Wang Hao-t’ing (using the Chinese naming order with family name first) was a Chinese artist who was commissioned to accompany the American Museum of Natural History’s (AMNH) Third Asiatic Expedition in 1921-1926 to document frogs, snakes, salamanders, and lizards in the region. Hao-t’ing painted beautiful, strikingly realistic watercolor paintings of the herpetofauna.1

Wang began his training as an artist at age seventeen, with a teacher who trained him every day for nine years. Part of his traditional Chinese training had been to memorize famous architectural achievements and to paint them at a moment’s notice.2

When members of the AMNH arrived in China, they sought a local artist willing to travel great distances who could paint realistic images of the animals they came across. Wang immediately volunteered for the position, willing to go anywhere and do his best to paint with the accuracy scientific illustrations called for.

From Skilled Chinese Artist To Scientific Illustrator

On September 8, 1921, he made his first field trip with herpetologist Dr. Clifford Pope to record the colors of living animals in the field.1 Although he was already skilled in the technique of Chinese art, this was his introduction to the detailed and accurate methods of scientific illustration. According to Dr. Pope, Wang held up to four paint brushes simultaneously and was able to shift between them without moving anything but his fingers (see the video below to view Wang using this technique). This technique was common in Chinese landscape painting, the field in which Wang had been trained, however it was not commonly applied to scientific illustration at the time. In his account of Wang, Dr. Pope also described the importance of each paint brush itself, “When it came to selecting brushes, he took no end of pains and counted the number of hairs forming the extreme tip of each before buying.”2


A Journey of Discovery

The expedition’s sought to secure a large collection of the common Yangtze valley reptiles and amphibians; contrary to popular belief that collectors only sought rare or new species, they wanted a good series of common forms as well.1

While on expedition, Wang often worked in cramped and difficult conditions.2 On one leg of the journey, he painted frogs while hunched on the floor of a houseboat as the boat rocked and workmen scrubbed the deck, occasionally soaking his paintings by accident. In spite of this, Wang was described by Dr. Pope as cheerful and optimistic. Despite a language barrier, the men developed a friendship and productive working relationship, learning to supplement their limited dialogue with gestures and drawings. Wang developed an interest and excitement for discovering herpetofauna, and was particularly focused on finding the “two-headed snake” (which in actuality they discovered has a tail mimicking a head) and the elusive “red-bellied frog.”2 He also seemed to care for the animals he painted, and in multiple instances showed great distress when a specimen appeared sick or dying.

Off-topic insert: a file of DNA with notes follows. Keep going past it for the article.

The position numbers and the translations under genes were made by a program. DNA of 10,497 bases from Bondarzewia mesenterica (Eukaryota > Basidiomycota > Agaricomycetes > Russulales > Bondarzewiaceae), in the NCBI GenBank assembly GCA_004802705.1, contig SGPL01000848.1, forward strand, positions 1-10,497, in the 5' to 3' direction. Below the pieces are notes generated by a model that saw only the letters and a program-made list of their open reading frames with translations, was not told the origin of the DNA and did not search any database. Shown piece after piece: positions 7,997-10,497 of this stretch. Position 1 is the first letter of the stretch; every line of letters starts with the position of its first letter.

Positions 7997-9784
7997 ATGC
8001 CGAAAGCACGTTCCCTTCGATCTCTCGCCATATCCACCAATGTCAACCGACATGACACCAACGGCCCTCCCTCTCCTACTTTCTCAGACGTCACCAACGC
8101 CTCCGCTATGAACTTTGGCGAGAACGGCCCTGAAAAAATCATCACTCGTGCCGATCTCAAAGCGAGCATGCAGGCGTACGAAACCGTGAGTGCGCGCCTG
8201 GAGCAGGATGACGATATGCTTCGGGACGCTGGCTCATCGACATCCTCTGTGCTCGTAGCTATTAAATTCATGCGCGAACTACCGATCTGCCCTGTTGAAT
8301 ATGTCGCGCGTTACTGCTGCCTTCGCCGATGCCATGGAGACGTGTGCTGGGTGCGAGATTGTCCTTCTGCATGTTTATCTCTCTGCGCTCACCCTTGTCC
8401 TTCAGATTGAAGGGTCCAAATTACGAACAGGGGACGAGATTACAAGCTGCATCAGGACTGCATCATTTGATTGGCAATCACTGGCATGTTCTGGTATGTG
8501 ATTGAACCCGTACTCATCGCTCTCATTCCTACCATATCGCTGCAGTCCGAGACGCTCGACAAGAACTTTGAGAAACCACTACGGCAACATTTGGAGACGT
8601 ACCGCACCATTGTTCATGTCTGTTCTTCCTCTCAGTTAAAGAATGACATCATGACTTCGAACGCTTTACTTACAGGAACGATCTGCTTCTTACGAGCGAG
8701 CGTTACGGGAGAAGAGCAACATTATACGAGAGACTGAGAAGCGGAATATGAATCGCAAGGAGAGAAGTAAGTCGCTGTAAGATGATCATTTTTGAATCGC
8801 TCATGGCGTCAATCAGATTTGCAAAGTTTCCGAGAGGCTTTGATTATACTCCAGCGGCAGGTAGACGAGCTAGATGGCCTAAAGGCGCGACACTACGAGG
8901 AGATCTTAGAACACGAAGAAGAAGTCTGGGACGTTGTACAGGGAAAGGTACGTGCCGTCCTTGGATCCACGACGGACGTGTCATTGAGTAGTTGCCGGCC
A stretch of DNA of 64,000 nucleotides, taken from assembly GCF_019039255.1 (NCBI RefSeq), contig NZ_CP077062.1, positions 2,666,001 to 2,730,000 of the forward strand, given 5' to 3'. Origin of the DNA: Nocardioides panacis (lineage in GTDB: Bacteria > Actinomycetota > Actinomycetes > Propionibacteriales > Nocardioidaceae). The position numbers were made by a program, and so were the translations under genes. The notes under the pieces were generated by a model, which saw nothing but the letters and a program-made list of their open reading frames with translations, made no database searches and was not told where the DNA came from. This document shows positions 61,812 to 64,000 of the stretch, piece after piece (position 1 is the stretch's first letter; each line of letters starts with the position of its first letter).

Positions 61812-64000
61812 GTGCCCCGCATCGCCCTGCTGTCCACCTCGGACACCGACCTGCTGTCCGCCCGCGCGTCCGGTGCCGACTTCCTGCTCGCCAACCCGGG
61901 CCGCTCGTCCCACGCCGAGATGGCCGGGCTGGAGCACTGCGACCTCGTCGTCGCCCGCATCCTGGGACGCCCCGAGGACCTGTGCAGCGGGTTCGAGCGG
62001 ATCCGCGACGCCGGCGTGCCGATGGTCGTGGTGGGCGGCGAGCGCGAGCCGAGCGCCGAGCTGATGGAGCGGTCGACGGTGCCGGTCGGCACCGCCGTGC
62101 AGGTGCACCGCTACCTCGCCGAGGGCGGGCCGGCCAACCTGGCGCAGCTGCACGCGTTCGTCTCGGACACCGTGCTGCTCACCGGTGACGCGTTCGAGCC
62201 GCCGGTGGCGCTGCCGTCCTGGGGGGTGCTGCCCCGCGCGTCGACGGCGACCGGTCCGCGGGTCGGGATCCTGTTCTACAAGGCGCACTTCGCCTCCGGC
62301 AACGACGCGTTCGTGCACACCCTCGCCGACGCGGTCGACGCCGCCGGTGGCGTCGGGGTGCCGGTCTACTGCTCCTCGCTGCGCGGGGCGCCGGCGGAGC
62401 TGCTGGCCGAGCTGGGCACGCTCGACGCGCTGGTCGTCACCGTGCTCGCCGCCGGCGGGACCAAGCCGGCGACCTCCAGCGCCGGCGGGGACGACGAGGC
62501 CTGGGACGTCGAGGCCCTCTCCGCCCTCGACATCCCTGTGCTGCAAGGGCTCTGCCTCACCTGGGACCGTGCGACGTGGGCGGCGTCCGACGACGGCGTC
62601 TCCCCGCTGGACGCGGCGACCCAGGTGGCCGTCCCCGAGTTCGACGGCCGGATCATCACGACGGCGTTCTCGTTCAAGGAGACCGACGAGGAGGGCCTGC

Learning to paint reptiles and amphibians presented a steep learning curve for Wang; however, after diligent practice there was no creature he could not accurately paint. He excelled at this new form of art and even developed innovative ways of depicting unusual specimens, such as translucent fish. Wang was an integral member of a team that ultimately documented many species in a region that was previously unexplored by zoologists.

Authored By: Melina Giakoumis and Amanda Sigouin

Wang Hao-t’ing’s Illustrations





  1. Andrews, R. C. The New Conquest of Central Asia: a Narrative of the Explorations of the Central Asiatic Expeditions in Mongolia and China, 1921-1930. New York: The American Museum of Natural History, 1932. Biodiversity Heritage Library. Web.
  2. Pope, Clifford Hillhouse. “Artist Wang.” China’s Animal Frontier. Viking Press, New York, 1940. pp. 100-111

Image Credits

  1. All images: Clifford H. Pope Collection, Department of Herpetology Archives, American Museum of Natural History.
  2. Video:  The Central Asiatic Expeditions: Fauna, Film 146; American Museum of Natural History Research Library.